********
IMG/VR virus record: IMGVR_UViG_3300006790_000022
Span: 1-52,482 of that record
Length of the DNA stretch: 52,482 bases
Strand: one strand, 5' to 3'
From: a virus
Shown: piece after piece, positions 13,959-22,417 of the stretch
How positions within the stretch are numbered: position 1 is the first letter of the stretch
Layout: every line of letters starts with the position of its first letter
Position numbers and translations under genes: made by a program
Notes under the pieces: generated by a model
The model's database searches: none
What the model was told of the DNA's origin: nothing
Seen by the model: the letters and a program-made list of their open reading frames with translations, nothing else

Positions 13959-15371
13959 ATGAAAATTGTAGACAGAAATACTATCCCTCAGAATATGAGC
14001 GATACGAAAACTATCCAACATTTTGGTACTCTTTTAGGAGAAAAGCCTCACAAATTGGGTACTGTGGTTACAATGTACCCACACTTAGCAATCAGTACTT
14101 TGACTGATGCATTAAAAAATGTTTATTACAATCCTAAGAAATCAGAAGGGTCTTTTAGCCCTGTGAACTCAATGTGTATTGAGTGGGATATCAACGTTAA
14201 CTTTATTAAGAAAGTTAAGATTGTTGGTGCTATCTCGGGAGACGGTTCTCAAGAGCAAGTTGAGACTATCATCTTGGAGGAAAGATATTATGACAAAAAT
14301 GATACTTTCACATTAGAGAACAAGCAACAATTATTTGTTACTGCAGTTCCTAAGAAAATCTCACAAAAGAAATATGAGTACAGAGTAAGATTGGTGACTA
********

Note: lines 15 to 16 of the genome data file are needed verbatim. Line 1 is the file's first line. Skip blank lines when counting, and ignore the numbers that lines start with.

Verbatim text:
13959 ATGAAAATTGTAGACAGAAATACTATCCCTCAGAATATGAGC
14001 GATACGAAAACTATCCAACATTTTGGTACTCTTTTAGGAGAAAAGCCTCACAAATTGGGTACTGTGGTTACAATGTACCCACACTTAGCAATCAGTACTT